Scabies treatment involves eliminating the infestation with prescription scabicide creams and lotions which you apply all over your body from your neck down and leave on for eight hours. A second treatment is needed if new burrows and rash appear. Because scabies spreads so easily, family members, sexual partners and other close contacts may need treatment even if they show no symptoms.
Medications commonly prescribed for scabies include Permethrin 5%, Lindane and Crotamiton. Permethrin (Elimite) contains chemicals that kill the mites and eggs and is generally considered safe for children and adults of all ages, including women who are pregnant or nursing. Your health care provider may recommend you apply this cream twice, with a week between applications.
Lindane is also a chemical treatment in a cream, lotion or shampoo. It is not safe for children younger than 2 years, women who are pregnant or nursing or those with a weakened immune system. Crotaminton (Eurax) is a non-chemical medication that is applied once a day for two to five days, often recommended for babies.
Although these medications kill mites and their eggs immediately, the itching may last for several weeks. Health care providers sometimes prescribe an oral medication, ivermectin (Stromectol), for people with altered immune systems, those with crusted scabies or people who do not respond to prescription lotions. Continue to cool and soak your skin with a wet wash cloth to reduce itching, apply a soothing lotion like calamine and take an antihistamine. Most cases are cured without long-term problems. A severe case with a lot of scaling or crusting may indicate a disease such as HIV.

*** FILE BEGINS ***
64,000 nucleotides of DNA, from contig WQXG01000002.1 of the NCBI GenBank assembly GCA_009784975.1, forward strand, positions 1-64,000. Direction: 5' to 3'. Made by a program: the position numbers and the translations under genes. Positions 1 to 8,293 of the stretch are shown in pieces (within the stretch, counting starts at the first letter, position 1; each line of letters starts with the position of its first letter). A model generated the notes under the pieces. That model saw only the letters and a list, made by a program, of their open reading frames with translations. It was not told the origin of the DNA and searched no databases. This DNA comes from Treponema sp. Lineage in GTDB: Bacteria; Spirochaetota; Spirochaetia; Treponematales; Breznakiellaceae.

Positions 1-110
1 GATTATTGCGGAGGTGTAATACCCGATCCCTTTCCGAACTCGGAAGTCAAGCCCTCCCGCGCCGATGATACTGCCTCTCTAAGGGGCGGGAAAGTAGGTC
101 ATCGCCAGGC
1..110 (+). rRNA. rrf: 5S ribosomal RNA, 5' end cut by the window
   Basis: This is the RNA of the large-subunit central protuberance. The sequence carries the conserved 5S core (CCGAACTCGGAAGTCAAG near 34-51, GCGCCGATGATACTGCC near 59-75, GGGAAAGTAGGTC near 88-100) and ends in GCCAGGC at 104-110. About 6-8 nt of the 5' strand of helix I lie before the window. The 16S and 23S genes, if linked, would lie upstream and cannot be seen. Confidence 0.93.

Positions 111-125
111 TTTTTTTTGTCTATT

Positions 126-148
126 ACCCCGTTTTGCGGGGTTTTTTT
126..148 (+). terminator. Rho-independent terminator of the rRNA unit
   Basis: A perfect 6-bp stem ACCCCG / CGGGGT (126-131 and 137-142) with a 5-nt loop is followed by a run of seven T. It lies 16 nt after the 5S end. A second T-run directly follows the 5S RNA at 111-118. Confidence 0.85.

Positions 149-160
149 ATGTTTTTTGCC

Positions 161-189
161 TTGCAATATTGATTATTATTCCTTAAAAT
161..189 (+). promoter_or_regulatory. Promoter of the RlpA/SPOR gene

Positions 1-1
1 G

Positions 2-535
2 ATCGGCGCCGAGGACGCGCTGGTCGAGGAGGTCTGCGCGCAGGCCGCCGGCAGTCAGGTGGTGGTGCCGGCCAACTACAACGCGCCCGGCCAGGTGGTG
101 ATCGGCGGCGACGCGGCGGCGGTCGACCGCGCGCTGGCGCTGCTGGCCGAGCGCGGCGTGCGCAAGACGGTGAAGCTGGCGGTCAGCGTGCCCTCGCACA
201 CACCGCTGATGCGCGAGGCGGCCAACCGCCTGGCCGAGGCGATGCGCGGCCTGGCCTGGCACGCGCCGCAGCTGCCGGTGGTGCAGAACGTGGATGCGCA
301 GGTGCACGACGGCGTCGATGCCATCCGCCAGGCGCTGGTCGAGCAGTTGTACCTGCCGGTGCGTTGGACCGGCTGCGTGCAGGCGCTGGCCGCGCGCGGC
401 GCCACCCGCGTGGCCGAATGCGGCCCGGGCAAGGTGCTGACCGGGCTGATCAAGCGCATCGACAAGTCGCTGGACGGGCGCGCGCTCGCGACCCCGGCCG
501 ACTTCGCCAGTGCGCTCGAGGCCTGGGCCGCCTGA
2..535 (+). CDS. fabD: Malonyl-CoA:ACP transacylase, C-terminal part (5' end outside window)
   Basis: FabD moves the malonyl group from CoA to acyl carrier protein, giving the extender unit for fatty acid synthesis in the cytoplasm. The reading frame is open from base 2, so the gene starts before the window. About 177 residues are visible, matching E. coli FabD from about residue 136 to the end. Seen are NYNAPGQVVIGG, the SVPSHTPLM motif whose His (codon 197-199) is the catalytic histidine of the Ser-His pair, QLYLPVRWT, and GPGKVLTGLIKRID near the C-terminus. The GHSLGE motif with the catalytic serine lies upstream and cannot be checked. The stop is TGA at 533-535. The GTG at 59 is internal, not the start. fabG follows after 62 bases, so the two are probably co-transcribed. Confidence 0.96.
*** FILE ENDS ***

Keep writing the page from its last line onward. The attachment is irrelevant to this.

Since mites cannot survive outside the human body for more than 72 hours, wash all clothing, towels and bedding you have used for the three days before treatment in hot, soapy water. Dry with high heat in your clothes dryer. Dry-clean items you cannot wash at home. Vacuum all carpeting, rugs and furniture; discard the vacuum bags or clean the canister with hot, soapy water. Starve the mites by placing items you cannot wash in a sealed plastic bag and leaving it in the garage for a couple of weeks. Pets do not need to be treated because the mites only live on humans.
Usually adults and children can return to work, school or child care the day after starting treatment. The Centers for Disease Control and Prevention recommend contacting local and state health departments for guidance pertaining to workplace restrictions for persons with scabies.
The content of this article is for informational purposes only. It is not intended to be a substitute for professional medical advice, diagnosis or treatment. Always seek the advice of your physician or other qualified health care provider with any questions you may have regarding a medical condition.